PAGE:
PREDATORY LENDING: DISPROPORTIONATELY TARGETING LATINOS
SEEKING THE AMERICAN DREAM
Homeownership is the key to unlocking the American dream for many Latinos. Today,
almost 50 percent of Latinos own their own home, and by the year 2010, 1.5 million
Latino families will own homes. On average, 63 percent of Hispanic household wealth
comes from ownership equity alone, the highest percentage of any group. Without a
doubt, homeownership has the power to make the American Dream a reality.
However, predatory lending is making a mockery of the American dream for far too
many Latinos. Hispanics are more likely to be targeted for subprime loans because of
limited access to other loan products, lack of knowledge about the process, or lack of
credit history. As a result, Latinos are at an increased risk for default and foreclosure.
The number of new foreclosures reported during the fourth quarter of 2006 reached the
highest level in 40 years, and, not surprisingly, foreclosure and delinquency rates were
the highest among subprime loans. With the economic pressures of rising interest rates,
increased debt, and depreciating wages further squeezing Hispanic households, predatory
loans are making the American dream even more elusive for Latinos.
Limited Knowledge of the Lending Process: The wide range of options and
level of complexity in mortgage products today make it very difficult for
consumers, especially Latinos, to fully understand what loans they are signing up
for. The primary difficulties for Latinos who are planning for homeownership are
lack of familiarity with the mortgage process and finding a trustworthy advisor.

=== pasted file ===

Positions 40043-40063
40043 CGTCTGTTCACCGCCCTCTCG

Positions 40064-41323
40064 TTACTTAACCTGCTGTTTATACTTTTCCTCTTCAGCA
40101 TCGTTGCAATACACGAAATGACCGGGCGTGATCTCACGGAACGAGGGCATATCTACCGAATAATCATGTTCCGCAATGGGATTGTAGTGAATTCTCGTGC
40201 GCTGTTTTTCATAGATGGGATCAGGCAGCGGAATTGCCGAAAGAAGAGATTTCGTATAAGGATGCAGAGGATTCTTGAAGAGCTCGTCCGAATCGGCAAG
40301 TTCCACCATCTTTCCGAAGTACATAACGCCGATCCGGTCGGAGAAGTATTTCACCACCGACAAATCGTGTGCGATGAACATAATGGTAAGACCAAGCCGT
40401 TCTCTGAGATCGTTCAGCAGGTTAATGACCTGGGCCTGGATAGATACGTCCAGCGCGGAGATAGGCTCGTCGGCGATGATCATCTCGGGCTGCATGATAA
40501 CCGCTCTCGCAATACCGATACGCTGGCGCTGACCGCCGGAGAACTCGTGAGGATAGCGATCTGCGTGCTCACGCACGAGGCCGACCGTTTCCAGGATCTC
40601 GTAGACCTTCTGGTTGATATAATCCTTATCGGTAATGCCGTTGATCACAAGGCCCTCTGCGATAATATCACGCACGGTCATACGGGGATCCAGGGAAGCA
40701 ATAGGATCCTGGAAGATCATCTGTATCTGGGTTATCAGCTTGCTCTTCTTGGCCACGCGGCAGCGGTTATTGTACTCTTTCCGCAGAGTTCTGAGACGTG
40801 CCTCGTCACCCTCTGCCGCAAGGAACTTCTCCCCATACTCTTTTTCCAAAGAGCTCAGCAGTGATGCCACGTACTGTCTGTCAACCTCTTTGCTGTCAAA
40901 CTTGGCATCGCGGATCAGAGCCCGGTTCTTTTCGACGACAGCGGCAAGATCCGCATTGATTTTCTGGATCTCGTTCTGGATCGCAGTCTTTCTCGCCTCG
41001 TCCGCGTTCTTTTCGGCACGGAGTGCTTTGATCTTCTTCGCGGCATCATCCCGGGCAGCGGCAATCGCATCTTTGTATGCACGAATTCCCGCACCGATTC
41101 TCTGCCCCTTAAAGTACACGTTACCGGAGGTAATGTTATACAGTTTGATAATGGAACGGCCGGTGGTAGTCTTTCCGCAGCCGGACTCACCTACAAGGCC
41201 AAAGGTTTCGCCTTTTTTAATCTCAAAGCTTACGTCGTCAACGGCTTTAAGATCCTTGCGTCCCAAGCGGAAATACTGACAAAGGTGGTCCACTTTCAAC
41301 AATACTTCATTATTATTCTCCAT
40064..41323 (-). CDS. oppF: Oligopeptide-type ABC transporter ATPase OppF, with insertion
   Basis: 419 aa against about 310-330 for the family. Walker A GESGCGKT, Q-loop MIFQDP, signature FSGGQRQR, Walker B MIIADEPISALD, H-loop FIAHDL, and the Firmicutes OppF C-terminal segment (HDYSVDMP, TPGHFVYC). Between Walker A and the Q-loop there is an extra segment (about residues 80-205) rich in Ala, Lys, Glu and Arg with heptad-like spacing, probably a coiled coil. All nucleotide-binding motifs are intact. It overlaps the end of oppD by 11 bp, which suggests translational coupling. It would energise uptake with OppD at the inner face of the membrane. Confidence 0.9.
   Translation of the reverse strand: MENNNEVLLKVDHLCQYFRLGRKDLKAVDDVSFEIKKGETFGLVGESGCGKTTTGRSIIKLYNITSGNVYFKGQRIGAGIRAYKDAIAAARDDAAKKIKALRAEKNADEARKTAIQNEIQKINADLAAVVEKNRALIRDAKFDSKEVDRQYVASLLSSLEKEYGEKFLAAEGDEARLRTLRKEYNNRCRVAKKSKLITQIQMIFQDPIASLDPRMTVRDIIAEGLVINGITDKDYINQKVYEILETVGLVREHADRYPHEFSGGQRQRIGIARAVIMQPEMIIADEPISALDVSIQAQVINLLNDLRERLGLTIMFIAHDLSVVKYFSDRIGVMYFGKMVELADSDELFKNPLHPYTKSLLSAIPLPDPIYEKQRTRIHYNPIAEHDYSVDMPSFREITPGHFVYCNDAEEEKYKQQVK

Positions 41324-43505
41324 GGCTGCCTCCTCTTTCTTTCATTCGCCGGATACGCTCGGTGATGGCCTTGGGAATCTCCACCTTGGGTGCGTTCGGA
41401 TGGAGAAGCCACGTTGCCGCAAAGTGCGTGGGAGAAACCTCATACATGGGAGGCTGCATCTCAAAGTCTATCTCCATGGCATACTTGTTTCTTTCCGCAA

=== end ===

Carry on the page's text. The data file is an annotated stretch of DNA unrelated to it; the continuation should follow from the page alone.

In fact, even Latinos with good credit who are eligible for prime loans are steered
toward non-traditional subprime loans, an indication that Latinos are deliberately
targeted by predatory lenders.
Pushed into Poor Financing Schemes: Latinos are more likely to lack a credit
record and have significantly lower incomes than whites, disqualifying them for
prime lending rates. As predatory lending occurs predominately in the subprime
market, Latino borrowers are often at the highest risk to end up with costly and
poorly-financed mortgages. Latinos are more likely to be subject to high interest
rates not justified by risk, mortgage broker kickbacks, unwarranted prepayment
penalties, excessive fees, and unjustifiable penalties. According to the National
Council of La Raza, Latinos are twice as likely as whites to be financed into
expensive, subprime mortgages.
Alienated by Language and Cultural Barriers: More than any other ethnic
group, Hispanics prefer to work with lenders who speak their own language, and
tend to feel uncomfortable handling business transactions in English. However,
mainstream lenders have been slow to address the needs of Latino borrowers, and
in their place, more aggressive and dishonest lenders have stepped in to fill that
void. Once they become the victim of a predatory lender, Latinos are hard-
pressed to apply for recourse because cultural and language barriers make it
difficult to navigate through formal bureaucratic channels, which can be
intimidating, complex, and confusing.
Empowering the Latino community means helping Latinos make informed financial
decisions when they borrow money or take out a loan. That is why those who engage in
predatory lending practices must be held accountable. Democrats understand that we
must continue to address predatory lending through vigorous enforcement of safety and
soundness standards, consumer protection, financial education programs, credit
counseling, and a new legislative solution.